We will talk to Koldo Nieto , Infrastructure Manager of Ferrovial Services and Manager for the Guggenheim Museum, who helps us understand the reasons why a living statue stands facing other statues surrounding the museum, such as Mama, the steel spider that we find on the other side of the building, or the bubble tree.
“The various exhibitions that the Guggenheim Museum has been putting on since its opening in Bilbao have sought to embrace the multiple disciplines of contemporary art and this sculpture is another example of diversity in art”.
Koldo has confirmed that the Solomon R. Guggenheim Foundation acquired it in 1997 and installed it in the place it now occupies in order to welcome us, and it is Ferrovial who selects the plant varieties. The colour, however, was chosen by Koons decades ago to emulate the classic gardens of the eighteenth century.
These plants have “two stages: on one hand autumn-winter and on the other spring-summer”. Depending on the time of year, we will find a different composition of plants. For example, “October to May is covered with […] winter pansies and primroses, but there is much greater variety in spring and summer: begonias, ageratums, tagetes, petunias, lobelias, balsams, iberis…combining warm colours like red, orange, white or pink.
When we ask how many flowers there are, Koldo replies that “complete coverage consists of 37,000 plants that are changed twice a year.” Their replacement must work like clockwork since “these plants are prepared specifically for this location[…]. Once the new plants are put into place the nursery begins the preparation and growth of the next order for its implementation in six months”.
One question that many visitors ask is if Puppy has an inner area and the answer is yes. His inside consists of “a complicated system of pumping and dosing of fertiliser managed through schedulers who, depending on the weather conditions, are being modified and adapted.”
The plants are alive and they must remain healthy and be looked after for six months. These plants are supported on peat from which they are supported by metal mesh, all covered with geotextile. His weight? “Around 16 tonnes”, confirms Koldo.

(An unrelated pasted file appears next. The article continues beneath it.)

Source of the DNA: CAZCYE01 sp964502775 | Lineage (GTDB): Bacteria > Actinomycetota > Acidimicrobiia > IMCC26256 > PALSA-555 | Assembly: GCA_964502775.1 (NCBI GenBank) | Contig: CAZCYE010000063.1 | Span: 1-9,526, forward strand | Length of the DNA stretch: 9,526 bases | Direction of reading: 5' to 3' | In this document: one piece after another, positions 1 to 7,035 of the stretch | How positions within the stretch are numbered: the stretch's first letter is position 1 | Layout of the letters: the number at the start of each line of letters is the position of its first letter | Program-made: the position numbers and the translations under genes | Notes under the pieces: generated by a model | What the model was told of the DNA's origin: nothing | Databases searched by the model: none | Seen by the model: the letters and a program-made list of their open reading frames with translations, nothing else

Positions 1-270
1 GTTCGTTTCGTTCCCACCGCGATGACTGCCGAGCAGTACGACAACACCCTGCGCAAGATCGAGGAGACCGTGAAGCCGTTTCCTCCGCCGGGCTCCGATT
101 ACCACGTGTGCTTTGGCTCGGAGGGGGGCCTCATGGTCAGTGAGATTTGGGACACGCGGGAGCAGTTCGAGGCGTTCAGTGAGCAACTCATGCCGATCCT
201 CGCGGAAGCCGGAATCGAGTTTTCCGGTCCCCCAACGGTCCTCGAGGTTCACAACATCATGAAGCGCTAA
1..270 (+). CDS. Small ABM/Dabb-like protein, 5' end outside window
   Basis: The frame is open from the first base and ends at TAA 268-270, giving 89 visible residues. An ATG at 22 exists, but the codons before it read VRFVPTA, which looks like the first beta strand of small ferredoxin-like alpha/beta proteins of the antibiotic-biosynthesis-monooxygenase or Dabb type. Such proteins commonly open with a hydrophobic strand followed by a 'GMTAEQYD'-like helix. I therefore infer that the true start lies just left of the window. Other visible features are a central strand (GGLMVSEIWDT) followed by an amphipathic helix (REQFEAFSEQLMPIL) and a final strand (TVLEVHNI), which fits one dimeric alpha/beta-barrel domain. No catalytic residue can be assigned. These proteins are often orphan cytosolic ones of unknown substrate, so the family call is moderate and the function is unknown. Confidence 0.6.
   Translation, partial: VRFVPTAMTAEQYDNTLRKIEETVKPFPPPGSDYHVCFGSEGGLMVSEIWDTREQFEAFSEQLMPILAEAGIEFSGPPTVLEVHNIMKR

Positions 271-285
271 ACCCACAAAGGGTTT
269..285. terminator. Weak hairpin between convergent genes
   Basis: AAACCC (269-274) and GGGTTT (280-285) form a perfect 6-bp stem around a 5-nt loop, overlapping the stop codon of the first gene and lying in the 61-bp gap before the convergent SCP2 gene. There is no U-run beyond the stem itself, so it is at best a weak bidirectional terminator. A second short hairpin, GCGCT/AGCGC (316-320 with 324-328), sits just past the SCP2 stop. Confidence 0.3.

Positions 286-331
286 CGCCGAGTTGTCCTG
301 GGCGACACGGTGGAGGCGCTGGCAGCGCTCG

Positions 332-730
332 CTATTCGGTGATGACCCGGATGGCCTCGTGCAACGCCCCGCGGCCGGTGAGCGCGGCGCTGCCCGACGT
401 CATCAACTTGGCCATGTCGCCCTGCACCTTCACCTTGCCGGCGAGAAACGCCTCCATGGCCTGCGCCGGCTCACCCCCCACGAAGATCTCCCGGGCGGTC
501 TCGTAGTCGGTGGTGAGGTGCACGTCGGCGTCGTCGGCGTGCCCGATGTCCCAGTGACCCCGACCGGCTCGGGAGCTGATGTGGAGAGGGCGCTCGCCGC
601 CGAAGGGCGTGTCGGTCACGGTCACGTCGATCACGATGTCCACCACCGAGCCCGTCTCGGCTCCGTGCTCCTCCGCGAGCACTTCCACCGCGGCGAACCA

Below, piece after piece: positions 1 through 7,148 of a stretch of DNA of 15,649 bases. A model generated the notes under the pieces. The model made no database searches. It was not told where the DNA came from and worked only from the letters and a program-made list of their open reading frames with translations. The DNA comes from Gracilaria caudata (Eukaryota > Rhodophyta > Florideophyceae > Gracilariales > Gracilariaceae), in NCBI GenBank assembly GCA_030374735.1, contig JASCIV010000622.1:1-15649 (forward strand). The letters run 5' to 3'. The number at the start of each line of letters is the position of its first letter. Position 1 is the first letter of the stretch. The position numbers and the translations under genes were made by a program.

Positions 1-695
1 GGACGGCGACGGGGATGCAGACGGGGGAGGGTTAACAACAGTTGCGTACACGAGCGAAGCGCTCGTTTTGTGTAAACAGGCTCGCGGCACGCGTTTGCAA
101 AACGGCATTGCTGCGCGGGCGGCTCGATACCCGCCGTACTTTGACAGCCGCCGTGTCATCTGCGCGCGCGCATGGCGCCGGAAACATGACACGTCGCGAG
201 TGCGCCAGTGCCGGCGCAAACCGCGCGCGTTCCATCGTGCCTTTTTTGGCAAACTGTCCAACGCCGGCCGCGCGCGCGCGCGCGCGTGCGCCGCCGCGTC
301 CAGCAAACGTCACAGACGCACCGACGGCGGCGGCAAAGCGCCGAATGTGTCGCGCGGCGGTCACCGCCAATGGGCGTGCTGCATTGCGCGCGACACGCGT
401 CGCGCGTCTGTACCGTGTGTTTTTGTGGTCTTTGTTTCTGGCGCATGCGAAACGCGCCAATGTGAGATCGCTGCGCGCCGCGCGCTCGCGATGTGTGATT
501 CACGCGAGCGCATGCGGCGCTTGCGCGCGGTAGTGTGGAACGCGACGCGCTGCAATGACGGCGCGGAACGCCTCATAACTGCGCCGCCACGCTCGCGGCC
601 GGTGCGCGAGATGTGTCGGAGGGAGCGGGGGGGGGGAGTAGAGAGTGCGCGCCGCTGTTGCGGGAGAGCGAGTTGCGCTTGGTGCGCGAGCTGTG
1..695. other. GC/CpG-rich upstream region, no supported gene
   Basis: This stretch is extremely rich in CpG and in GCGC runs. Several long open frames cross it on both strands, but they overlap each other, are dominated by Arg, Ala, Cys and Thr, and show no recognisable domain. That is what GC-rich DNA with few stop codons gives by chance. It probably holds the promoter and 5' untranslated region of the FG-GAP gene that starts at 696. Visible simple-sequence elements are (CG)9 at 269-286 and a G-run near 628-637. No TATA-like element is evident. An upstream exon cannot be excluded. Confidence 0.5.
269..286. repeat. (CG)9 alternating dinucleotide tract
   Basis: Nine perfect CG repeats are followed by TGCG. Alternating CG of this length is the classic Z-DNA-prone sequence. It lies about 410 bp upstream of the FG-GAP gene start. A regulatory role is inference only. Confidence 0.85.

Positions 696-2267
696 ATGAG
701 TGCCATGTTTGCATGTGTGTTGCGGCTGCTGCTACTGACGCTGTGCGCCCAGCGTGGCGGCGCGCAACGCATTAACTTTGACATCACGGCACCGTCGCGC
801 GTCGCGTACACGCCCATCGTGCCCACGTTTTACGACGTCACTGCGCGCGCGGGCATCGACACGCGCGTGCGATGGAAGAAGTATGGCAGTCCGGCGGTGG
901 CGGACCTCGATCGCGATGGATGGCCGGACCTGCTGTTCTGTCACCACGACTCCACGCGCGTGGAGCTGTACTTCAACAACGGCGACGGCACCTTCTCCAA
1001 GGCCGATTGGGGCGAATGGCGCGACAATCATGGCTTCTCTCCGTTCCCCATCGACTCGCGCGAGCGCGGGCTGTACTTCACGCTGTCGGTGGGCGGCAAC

Puppy has excellent care, since “periodic weekly and analytical reviews are made of both the condition of the substrate (composition and nutrients) and the plants due to possible diseases or deficiencies.” This means that each week is “given several days” exclusively, and while changing flowers, “up to 30 gardeners work simultaneously “.
This change of petals is not an easy task, since it takes a whole week, Monday to Sunday, since scaffolding is mounted until the statue is set free once more with his new suit. Even the change of substrate, which takes place every several years, entails two whole weeks of work.
Fortunately, Puppy is a beloved pet and vandalism has been minimal. At first there were those who would steal flowers, “but lately the biggest source of problems we have been having are dogs who come up to leave their own ‘gift’“, which is really a matter of [lack of] civility of some pet owners.
What does the flowered statue that protects the Guggenheim mean?
Koons designed this public sculpture with the aim of attracting, arousing and infusing, in his own words, “optimism, confidence and security“. After all, we are talking about a 13-meter high dog covered with flowers. Dog and flowers are two concepts that hardly conjure up different values.
Of course, for tourists the perception changes a lot, as we can see from the reviews that visitors have given it. Some stay around the flowers, others are impressed by how well Puppy is cared for (congrats go to Koldo , Kepa Sutil Llona (gardening manager) and Service Chief Arantza Gorraiz Etayo), others share “??????” emoticons to give importance to their visit, and of course there are those who just think “wow! beautiful! great!” and they run up and take photos.